It is extraordinary that the makers of the Iraq War in the George W. Bush administration got so many people to go along with such an ill-conceived project of such a small number of zealous proponents (a “cabal,” in Lawrence Wilkerson's phrase). Being able to exploit the national anguish and anger over 9/11 was a critical ingredient, of course. But the success of the war-selling campaign was testimony to what a determined use of the opinion-molding capabilities of the government of the day, including the bully pulpit of the presidency, can accomplish. The dragging of even many Democrats and liberals into going along with the project was less a matter of instilling any specific mistaken belief than of instilling a mood and momentum. It was a matter of sending a war train hurtling down the track and daring anyone to get in the way.
The manufactured issue of an “alliance” between Saddam Hussein’s regime and al-Qaeda demonstrated the manipulative potential involved. Unlike the sales campaign's companion issue of weapons of mass destruction, there was no logical or historical basis for believing that such an alliance existed. The postulation of such an alliance also contradicted judgments of the U.S. intelligence community and other experts inside and outside government. Getting many members of the public to believe that such an alliance nonetheless existed was partly a matter of touting phony evidence such as a nonexistent meeting in Prague and of making highly tendentious interpretations of other reporting. But promoting this belief was at least as much a matter of rhetorical themes as of manipulated evidence. The belief was cultivated by repeatedly uttering “Iraq,” “9/11” and “war on terror” in the same breath. The cultivation was so successful that by the peak of the war-promoters’ sales campaign in late 2002 a majority of Americans believed that Saddam Hussein not only was allied with al-Qaeda but also had been directly involved in the 9/11 attack.
Now there is evidence of how long-lasting such assiduously promoted falsehoods can be. Majorities may no longer believe in such untruths, but large minorities still do. In a new poll directed by Shibley Telhami of the University of Maryland, 38 percent of Americans polled said that the United States had “found clear evidence in Iraq that Saddam Hussein was working closely with the al-Qaeda terrorist organization.” In a somewhat differently formulated question, 15 percent said that “Iraq was directly involved in carrying out the September 11th attacks” and another 31 percent—for a total of 46 percent—believed that Iraq was not involved in 9/11 but had given “substantial support” to al-Qaeda. Perhaps in an age when major presidential candidates doubt that natural life on earth has evolved or that human activities affect the climate, we should not be surprised at such officially instigated ignorance. But with nearly a decade having passed, with all that has been brought to light about the war-makers' sales campaign, and with all the costs and agonies of the Iraq War itself (and even allowing for some dissonance-reduction along those who supported the war and want to believe they did so for a good reason), these poll results are still remarkable.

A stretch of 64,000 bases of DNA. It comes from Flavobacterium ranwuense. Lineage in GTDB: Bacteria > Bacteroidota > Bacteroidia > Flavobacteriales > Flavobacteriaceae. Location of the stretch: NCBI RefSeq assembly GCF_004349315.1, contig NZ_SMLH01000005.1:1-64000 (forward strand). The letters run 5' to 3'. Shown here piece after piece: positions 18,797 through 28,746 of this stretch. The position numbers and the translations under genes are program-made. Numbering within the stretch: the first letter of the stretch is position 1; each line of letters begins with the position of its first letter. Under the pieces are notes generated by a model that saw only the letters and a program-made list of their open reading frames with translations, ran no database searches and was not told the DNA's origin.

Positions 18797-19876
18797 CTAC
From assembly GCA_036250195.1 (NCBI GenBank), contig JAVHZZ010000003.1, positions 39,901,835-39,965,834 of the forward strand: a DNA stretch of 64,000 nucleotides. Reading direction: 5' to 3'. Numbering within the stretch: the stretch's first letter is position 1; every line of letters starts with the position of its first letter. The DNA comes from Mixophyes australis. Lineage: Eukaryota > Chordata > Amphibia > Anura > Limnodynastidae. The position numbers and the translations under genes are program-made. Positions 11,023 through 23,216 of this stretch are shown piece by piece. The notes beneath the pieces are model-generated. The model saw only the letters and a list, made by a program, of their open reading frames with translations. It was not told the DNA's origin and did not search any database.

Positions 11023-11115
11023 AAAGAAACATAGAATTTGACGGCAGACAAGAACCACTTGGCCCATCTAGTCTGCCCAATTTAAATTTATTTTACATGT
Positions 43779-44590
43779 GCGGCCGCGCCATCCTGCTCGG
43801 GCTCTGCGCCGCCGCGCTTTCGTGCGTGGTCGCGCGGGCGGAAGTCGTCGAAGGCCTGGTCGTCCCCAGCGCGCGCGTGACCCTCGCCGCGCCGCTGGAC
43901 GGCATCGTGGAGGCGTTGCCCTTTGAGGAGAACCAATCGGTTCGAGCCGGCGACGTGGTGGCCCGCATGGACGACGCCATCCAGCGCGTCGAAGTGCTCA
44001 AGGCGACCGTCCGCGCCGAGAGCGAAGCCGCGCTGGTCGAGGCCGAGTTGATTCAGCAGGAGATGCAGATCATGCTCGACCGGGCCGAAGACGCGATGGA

A couple of implications follow about the present. One is that when an administration sets out to manipulate truth and falsehood as shamelessly as the promoters of the Iraq War did, the damage is not limited only to adoption of whatever policies the manipulators are promoting. The substantial lingering misconceptions among the public make for broader damage. The persistent mistaken beliefs among more than a third of Americans about Iraq and al-Qaeda greatly inhibit public understanding about terrorism, about the Middle East, and about how their own government has operated.